Since its first publication more than twenty-five years ago, How to Build a Habitable Planet has established a legendary reputation as an accessible yet scientifically impeccable introduction to the origin and evolution of Earth, from the Big Bang through the rise of human civilization. This classic account of how our habitable planet was assembled from the stuff of stars introduced readers to planetary, Earth, and climate science by way of a fascinating narrative. Now this great book has been made even better. Harvard geochemist Charles Langmuir has worked closely with the original author, Wally Broecker, one of the world’s leading Earth scientists, to revise and expand the book for a new generation of readers for whom active planetary stewardship is becoming imperative.

“To be worth being this unwieldy, a book ought to do something pretty remarkable. And that’s just what How to Build . . . does, as you can tell from its subtitle, The Story of Earth from the Big Bang to Humankind. Now that’s what you call a large canvas.”–Brian Clegg, Popular Science

Harvard Professor of Geochemistry Charles Langmuir celebrates the revised edition of the book that has introduced generations of readers to the science of Earth’s origin and evolution

“Life evolves in relationship with the planet, and progressively modifies it to form a single integrated system.”–Charles Langmuir

View the video from its original source at Harvard Museum of Natural History’s website:


How to Build a Habitable Planet:
The Story of Earth from the Big Bang to Humankind (Revised and Expanded Edition)


Charles H. Langmuir & Wally Broecker

Since its first publication more than twenty-five years ago, How to Build a Habitable Planet has established a legendary reputation as an accessible yet scientifically impeccable introduction to the origin and evolution of Earth, from the Big Bang through the rise of human civilization. This classic account of how our habitable planet was assembled from the stuff of stars introduced readers to planetary, Earth, and climate science by way of a fascinating narrative. Now this great book has been made even better. Harvard geochemist Charles Langmuir has worked closely with the original author, Wally Broecker, one of the world’s leading Earth scientists, to revise and expand the book for a new generation of readers for whom active planetary stewardship is becoming imperative.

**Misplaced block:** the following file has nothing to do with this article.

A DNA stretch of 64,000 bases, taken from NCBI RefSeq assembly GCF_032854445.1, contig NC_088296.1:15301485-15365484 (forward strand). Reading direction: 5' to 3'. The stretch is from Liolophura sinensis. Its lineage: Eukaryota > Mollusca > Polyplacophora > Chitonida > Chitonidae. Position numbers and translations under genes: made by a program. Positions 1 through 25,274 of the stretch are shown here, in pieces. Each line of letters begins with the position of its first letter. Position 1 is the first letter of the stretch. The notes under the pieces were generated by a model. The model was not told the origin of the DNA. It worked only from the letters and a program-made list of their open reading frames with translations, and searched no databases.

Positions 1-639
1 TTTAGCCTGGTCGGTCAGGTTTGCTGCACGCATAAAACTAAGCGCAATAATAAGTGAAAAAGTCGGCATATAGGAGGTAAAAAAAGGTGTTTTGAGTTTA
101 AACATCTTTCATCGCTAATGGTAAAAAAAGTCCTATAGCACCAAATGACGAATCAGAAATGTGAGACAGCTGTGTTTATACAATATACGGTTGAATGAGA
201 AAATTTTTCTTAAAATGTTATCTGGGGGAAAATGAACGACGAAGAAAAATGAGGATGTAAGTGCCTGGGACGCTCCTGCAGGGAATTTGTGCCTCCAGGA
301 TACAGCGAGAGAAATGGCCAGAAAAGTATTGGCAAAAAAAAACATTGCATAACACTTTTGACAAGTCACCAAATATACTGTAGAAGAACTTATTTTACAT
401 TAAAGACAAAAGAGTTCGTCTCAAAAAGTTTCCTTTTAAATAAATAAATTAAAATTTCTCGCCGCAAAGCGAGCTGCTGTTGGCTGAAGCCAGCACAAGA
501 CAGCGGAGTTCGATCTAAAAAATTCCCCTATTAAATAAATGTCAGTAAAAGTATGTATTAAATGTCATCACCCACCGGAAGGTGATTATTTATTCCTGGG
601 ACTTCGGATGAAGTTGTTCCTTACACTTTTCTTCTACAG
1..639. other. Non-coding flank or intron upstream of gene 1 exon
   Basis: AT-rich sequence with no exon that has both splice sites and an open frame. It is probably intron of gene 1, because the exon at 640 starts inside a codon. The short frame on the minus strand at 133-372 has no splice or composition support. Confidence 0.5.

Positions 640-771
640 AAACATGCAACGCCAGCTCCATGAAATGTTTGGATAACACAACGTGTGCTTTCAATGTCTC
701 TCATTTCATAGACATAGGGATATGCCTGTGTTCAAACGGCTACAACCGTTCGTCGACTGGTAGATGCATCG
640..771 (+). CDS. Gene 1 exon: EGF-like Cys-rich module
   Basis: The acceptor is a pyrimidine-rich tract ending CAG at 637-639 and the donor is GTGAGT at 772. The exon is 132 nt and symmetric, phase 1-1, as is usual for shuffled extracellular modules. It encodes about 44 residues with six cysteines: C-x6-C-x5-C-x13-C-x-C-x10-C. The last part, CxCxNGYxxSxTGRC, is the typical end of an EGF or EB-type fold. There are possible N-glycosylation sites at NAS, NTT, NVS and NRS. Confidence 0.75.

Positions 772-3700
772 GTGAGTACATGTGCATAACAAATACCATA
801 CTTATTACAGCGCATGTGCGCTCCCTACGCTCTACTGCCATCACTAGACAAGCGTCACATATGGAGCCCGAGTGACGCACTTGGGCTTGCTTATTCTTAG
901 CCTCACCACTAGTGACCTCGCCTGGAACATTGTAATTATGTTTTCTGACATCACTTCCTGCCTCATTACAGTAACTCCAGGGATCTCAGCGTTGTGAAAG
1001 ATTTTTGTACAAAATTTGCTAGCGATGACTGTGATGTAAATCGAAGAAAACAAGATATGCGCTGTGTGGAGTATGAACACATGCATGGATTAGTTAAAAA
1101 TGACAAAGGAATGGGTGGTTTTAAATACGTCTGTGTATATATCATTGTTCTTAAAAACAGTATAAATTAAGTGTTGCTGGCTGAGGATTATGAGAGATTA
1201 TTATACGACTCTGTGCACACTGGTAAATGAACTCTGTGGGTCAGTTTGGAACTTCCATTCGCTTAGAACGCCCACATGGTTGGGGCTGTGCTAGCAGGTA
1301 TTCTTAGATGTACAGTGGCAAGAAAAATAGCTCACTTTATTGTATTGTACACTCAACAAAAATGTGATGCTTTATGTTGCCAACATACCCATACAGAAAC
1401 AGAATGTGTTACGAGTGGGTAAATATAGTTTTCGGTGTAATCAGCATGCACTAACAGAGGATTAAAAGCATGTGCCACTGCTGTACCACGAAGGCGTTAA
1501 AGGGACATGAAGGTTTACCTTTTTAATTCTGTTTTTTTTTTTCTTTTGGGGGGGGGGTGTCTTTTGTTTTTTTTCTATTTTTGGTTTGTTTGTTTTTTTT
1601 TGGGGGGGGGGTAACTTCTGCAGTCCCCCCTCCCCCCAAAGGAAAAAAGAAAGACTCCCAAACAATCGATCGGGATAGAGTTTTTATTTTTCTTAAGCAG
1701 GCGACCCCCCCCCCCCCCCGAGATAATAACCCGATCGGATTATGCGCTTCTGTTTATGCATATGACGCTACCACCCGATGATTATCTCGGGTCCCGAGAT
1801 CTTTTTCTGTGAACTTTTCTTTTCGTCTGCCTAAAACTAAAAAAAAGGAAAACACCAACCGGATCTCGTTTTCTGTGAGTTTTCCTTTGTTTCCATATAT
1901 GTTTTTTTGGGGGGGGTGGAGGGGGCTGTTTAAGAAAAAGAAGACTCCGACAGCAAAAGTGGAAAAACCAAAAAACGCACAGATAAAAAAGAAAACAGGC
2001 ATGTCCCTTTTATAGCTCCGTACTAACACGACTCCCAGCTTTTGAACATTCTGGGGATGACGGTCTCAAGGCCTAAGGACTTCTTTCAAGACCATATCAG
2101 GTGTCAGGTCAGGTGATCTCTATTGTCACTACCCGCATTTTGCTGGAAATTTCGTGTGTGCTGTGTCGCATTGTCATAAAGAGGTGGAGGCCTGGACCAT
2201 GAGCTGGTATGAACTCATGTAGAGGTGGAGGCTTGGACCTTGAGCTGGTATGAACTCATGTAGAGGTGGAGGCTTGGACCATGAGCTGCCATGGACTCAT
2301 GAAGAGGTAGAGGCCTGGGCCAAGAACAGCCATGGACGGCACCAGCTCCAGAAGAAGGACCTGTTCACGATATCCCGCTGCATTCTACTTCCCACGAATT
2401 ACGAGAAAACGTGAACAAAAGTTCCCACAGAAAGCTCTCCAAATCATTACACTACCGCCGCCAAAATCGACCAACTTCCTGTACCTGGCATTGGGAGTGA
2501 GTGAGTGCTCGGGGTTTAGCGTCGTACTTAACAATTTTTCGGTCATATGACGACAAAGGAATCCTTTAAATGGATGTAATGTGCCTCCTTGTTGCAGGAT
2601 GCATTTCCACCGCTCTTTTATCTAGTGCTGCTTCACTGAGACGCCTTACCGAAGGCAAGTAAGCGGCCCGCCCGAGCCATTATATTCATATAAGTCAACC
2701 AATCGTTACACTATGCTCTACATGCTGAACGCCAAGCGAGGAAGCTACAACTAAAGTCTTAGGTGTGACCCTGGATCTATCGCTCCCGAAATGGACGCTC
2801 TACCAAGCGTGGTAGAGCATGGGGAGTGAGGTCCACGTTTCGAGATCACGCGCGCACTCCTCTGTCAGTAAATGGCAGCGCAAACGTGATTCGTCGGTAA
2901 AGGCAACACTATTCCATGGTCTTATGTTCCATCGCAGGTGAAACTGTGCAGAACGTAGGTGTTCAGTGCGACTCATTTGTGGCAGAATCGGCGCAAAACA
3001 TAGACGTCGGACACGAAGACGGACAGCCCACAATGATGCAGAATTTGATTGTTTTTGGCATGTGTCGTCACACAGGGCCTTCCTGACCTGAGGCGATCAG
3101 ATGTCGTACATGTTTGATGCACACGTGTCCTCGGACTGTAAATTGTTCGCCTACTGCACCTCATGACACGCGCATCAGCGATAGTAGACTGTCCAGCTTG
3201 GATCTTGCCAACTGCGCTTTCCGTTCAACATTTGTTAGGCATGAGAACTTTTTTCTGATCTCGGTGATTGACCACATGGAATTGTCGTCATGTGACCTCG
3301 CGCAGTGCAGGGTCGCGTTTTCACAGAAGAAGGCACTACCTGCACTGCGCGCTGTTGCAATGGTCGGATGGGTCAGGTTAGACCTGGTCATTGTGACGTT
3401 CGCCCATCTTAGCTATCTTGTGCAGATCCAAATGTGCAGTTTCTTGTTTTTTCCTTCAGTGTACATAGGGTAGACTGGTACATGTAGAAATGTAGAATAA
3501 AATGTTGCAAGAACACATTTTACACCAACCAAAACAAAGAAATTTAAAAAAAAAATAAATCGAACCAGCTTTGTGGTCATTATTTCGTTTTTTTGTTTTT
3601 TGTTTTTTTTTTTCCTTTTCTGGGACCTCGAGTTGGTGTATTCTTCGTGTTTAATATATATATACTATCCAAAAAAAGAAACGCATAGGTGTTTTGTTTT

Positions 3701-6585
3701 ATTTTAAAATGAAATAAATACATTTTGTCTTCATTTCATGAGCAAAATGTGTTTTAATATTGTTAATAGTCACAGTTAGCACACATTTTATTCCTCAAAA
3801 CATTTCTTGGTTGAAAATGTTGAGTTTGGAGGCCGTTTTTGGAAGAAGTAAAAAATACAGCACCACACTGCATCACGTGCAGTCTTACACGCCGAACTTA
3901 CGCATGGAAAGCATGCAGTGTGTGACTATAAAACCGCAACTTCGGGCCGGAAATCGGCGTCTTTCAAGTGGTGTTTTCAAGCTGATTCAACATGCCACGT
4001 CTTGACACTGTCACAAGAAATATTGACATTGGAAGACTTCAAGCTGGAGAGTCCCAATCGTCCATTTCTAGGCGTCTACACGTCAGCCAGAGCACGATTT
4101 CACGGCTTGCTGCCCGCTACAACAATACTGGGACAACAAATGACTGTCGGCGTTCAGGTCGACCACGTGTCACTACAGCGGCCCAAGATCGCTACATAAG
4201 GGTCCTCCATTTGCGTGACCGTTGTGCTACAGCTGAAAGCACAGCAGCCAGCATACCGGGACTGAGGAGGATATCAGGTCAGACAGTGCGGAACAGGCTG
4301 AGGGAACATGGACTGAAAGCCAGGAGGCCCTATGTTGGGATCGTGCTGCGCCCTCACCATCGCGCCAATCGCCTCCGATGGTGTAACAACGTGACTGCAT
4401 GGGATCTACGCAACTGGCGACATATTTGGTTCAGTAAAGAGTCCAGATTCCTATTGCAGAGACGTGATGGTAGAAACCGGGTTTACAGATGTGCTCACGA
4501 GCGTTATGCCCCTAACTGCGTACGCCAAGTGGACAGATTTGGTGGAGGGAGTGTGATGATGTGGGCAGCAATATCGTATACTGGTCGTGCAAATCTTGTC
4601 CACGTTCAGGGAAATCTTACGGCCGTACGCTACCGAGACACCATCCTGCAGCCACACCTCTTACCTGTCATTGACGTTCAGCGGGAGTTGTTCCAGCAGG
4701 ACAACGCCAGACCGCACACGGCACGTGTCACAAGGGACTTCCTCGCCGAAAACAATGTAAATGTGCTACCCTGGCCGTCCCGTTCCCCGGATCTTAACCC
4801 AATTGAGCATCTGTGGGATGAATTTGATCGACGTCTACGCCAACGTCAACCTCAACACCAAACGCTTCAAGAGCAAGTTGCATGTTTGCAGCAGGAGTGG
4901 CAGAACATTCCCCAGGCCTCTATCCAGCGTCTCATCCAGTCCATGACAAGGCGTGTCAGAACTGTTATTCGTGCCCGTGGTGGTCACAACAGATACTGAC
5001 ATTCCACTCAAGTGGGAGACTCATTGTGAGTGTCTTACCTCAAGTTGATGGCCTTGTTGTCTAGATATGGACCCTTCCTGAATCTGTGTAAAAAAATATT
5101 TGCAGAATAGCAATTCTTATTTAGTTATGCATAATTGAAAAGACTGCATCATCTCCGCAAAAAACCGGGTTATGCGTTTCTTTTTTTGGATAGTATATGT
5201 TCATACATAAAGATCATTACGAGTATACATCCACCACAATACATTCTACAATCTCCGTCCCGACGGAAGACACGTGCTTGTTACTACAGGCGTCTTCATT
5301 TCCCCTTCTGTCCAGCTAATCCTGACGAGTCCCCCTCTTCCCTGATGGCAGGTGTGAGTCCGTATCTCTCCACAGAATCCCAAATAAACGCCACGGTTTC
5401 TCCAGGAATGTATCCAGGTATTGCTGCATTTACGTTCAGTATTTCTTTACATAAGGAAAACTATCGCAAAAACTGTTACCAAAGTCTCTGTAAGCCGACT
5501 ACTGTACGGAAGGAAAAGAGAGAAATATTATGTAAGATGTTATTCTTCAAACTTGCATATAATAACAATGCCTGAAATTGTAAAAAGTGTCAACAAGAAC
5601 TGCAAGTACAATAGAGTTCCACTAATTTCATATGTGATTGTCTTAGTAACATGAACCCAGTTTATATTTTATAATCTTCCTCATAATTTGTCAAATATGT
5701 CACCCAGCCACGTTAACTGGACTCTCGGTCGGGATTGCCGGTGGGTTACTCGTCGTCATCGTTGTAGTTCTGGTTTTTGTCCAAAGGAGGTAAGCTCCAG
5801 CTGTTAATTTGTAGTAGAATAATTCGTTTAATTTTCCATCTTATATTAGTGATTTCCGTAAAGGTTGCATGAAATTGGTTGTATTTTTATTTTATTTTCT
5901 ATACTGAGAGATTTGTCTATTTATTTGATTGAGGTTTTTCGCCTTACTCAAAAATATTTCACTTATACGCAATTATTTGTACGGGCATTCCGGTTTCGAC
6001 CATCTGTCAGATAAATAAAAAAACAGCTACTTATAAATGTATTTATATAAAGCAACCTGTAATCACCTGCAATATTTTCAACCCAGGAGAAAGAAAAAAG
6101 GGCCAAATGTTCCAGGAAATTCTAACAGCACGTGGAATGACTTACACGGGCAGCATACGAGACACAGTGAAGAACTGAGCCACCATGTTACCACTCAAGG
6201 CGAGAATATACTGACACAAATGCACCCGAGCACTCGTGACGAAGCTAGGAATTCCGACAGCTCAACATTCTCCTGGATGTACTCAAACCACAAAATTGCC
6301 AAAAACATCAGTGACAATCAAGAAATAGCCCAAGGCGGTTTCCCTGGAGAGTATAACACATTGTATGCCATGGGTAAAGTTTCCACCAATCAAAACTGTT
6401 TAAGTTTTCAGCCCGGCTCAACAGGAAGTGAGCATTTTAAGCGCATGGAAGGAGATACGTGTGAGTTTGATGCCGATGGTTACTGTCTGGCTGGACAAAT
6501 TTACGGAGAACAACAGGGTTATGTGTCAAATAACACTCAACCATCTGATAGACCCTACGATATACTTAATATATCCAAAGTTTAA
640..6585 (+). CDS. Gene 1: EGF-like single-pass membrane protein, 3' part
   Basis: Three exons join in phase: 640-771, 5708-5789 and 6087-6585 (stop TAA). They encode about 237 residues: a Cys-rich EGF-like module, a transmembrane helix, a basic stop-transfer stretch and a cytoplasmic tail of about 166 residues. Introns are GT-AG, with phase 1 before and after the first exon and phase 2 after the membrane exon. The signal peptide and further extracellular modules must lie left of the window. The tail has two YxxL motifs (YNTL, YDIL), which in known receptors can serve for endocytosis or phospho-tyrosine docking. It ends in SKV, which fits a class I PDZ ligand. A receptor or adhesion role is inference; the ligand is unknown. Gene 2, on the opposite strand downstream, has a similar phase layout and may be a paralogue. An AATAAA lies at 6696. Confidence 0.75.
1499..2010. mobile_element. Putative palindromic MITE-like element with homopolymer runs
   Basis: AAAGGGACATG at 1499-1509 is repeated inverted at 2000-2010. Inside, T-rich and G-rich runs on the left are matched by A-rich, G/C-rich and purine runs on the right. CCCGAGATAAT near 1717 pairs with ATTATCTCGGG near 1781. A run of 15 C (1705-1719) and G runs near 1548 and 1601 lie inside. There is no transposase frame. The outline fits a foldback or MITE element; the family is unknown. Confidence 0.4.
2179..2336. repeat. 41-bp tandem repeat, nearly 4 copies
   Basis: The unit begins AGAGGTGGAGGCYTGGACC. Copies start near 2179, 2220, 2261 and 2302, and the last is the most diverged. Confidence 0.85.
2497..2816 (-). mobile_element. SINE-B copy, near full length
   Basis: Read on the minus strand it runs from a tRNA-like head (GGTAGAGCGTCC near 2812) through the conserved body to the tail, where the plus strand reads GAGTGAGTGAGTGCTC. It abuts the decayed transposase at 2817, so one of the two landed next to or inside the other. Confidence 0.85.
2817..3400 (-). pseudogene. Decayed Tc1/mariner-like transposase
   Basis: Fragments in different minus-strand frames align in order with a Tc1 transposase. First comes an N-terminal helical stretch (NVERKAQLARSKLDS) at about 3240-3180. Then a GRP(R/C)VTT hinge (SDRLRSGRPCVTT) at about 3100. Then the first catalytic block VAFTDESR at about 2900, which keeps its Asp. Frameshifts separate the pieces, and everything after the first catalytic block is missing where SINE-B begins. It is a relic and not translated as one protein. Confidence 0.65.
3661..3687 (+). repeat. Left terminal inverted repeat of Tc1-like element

“To be worth being this unwieldy, a book ought to do something pretty remarkable. And that’s just what How to Build . . . does, as you can tell from its subtitle, The Story of Earth from the Big Bang to Humankind. Now that’s what you call a large canvas.”–Brian Clegg, Popular Science


FACT: “No sooner did the Tacoma Narrows Bridge—the world’s third longest suspension bridge, and the pride of Washington State—open in July 1940 than it earned its epitaphic nickname, “Galloping Gertie.” The 4,000-foot structure, its main span reaching 2,800 feet, twisted and bucked in the wind. The pronounced heave, or more technically speaking the longitudinal undulation, caused some automobile passengers to complain of seasickness during crossings. Others observed oncoming cars disappearing from sight as if traveling a hilly country road. By November 7, amid 39-mile-an-hour winds, the $6,400,000 bridge wobbled and flailed, then rippled and rolled, then twisted like a roller coaster, until in its final throes it plunged, with a beastly roar, 190 feet into the waters of Puget Sound.” -Siobhan Roberts, from chapter 1 of Wind Wizard

We invite you to read the full chapter online at:

Wind Wizard:
Alan G. Davenport and the Art of Wind Engineering

by Siobhan Roberts

With Wind Wizard, Siobhan Roberts brings us the story of Alan Davenport (1932-2009), the father of modern wind engineering, who investigated how wind navigates the obstacle course of the earth’s natural and built environments–and how, when not properly heeded, wind causes buildings and bridges to teeter unduly, sway with abandon, and even collapse.

In 1964, Davenport received a confidential telephone call from two engineers requesting tests on a pair of towers that promised to be the tallest in the world. His resulting wind studies on New York’s World Trade Center advanced the art and science of wind engineering with one pioneering innovation after another. Establishing the first dedicated “boundary layer” wind tunnel laboratory for civil engineering structures, Davenport enabled the study of the atmospheric region from the earth’s surface to three thousand feet, where the air churns with turbulent eddies, the average wind speed increasing with height. The boundary layer wind tunnel mimics these windy marbled striations in order to test models of buildings and bridges that inevitably face the wind when built. Over the years, Davenport’s revolutionary lab investigated and improved the wind-worthiness of the world’s greatest structures, including the Sears Tower, the John Hancock Tower, Shanghai’s World Financial Center, the CN Tower, the iconic Golden Gate Bridge, the Bronx-Whitestone Bridge, the Sunshine Skyway, and the proposed crossing for the Strait of Messina, linking Sicily with mainland Italy.